Black History: Present and Future?

By Dubem Menakaya

AS I began wondering what to write for this article a few initial thoughts came to my head (If you have seen the Boondocks you can relate, if not go watch it after you read this article you won’t regret it!). First, with the voice of Riley Freeman ‘Why we only get a month though?!’, then Huey Freeman calmed me down ‘The month is a great time for reflection’. Smartly, I chose the second option (to be fair the first option would have resulted in a terrible article!)

What could I reflect on though? I began to think of the great black leaders of the past and how they had shaped the world; words and actions that have changed the globe and are synonymous worldwide. Martin Luther King’s ’I have a dream’ speech and the enduring civil rights movement, Mohammed Ali floating like a butterfly and stinging like a bee all while becoming the most inspirational sportsperson on the planet, Nelson Mandela enduring 27 years in prison and then proceeding lead his country in unification while also bringing together the people of the world.

Such leaders and such courage will make sure that they will never be forgotten. Though the changes that they and many others brought about may be obvious, there are also subtle changes that I have overseen in my own lifetime. And this all starts with the Fresh Prince of Bel Air. For all you late eighties early nineties babies we effectively grew up on this. I know your reciting the words to the theme tune in your head right now! Now, why I speak about this show is because this is the first time that I saw black people on TV in a majority cast. This in itself was very special; but a greater insight into how this ties in with the leaders of the past is that everybody loved the show. Black, White, Asian, Latin wherever you were from you watched the show and colour wasn’t even really an issue. I mean you still saw it but it didn’t matter. You watched the show because it made you laugh and think.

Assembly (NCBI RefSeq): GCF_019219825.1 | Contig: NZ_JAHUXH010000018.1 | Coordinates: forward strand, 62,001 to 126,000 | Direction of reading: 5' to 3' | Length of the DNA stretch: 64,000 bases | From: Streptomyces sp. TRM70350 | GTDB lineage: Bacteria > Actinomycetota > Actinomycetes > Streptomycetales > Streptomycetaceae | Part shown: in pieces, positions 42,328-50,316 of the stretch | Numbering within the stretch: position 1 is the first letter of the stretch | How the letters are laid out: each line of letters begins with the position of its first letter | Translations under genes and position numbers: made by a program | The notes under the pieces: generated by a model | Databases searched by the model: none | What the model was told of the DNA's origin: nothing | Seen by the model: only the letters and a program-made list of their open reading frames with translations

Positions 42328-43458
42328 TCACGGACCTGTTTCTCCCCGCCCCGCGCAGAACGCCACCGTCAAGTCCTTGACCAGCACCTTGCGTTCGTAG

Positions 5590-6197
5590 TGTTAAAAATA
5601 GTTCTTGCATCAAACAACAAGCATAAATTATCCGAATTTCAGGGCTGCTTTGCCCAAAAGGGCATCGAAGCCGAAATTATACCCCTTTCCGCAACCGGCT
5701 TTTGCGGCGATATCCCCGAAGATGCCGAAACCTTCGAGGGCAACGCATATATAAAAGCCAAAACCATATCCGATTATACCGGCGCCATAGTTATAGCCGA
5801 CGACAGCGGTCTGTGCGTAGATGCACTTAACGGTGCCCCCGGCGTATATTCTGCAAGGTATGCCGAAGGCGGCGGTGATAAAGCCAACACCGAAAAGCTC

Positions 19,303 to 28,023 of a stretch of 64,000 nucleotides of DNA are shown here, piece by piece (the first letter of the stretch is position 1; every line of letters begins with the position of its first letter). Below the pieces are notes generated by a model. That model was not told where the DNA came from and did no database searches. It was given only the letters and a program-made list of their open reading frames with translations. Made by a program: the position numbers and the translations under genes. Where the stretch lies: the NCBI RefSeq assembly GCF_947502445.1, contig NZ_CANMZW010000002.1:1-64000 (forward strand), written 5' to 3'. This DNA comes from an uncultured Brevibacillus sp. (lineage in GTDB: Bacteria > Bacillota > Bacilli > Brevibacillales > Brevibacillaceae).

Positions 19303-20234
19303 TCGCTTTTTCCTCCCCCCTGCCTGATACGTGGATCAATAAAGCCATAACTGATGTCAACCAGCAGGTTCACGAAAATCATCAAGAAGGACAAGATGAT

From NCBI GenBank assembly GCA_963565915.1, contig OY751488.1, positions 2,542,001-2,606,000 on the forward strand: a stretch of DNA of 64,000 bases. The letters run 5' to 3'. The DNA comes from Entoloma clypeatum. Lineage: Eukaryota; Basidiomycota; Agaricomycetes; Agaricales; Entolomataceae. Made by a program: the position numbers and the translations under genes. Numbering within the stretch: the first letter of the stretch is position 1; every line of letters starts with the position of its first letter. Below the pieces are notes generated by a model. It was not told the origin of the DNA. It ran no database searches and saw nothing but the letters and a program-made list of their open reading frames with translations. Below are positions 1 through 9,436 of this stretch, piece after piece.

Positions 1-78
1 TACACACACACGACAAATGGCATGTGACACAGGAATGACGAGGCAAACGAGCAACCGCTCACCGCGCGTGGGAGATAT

Without Mohammed Ali’s charisma and talent changing the perspective about black entertainers, Nelson Mandela uniting the whole world around a cause of peace and unity, such enjoyment would have been extremely unlikely. It was in effect a true depiction of Martin Luther King’s speech and what he fought so hard for. This process continued with the explosion of hip-hop and the global fan base that the two figureheads of 90’s hip-hop Tupac and Notorious B.I.G created. The colour didn’t mean anything – you listened to the music because it meant something to you.

These days black role models can be seen everywhere. And the same observation can be seen. Fans and admirers are all different races and religions. Jay-Z once remarked how amazing it was that after performing in Japan that very few knew any English but they knew every word to his songs! Barack Obama went on a world tour and gave speeches to thousands of people all around the world who believed in his message of change.

It is true to say that the world is not all sunshine and rainbows (look it up!). However sometimes we have to take stock of how far we have come and the doors that are now open to us due to the bravery of past and present leaders. When I say us, I’m not just referring to black people. I’m talking about everyone. We all have the opportunity to show off our talents and be judged by not where we are from, but most importantly who we are.

University of Essex – 2nd Year International Enterprise & Business Development Student

Twitter @dmenax Facebook: http://www.facebook.com/dubem.menakaya

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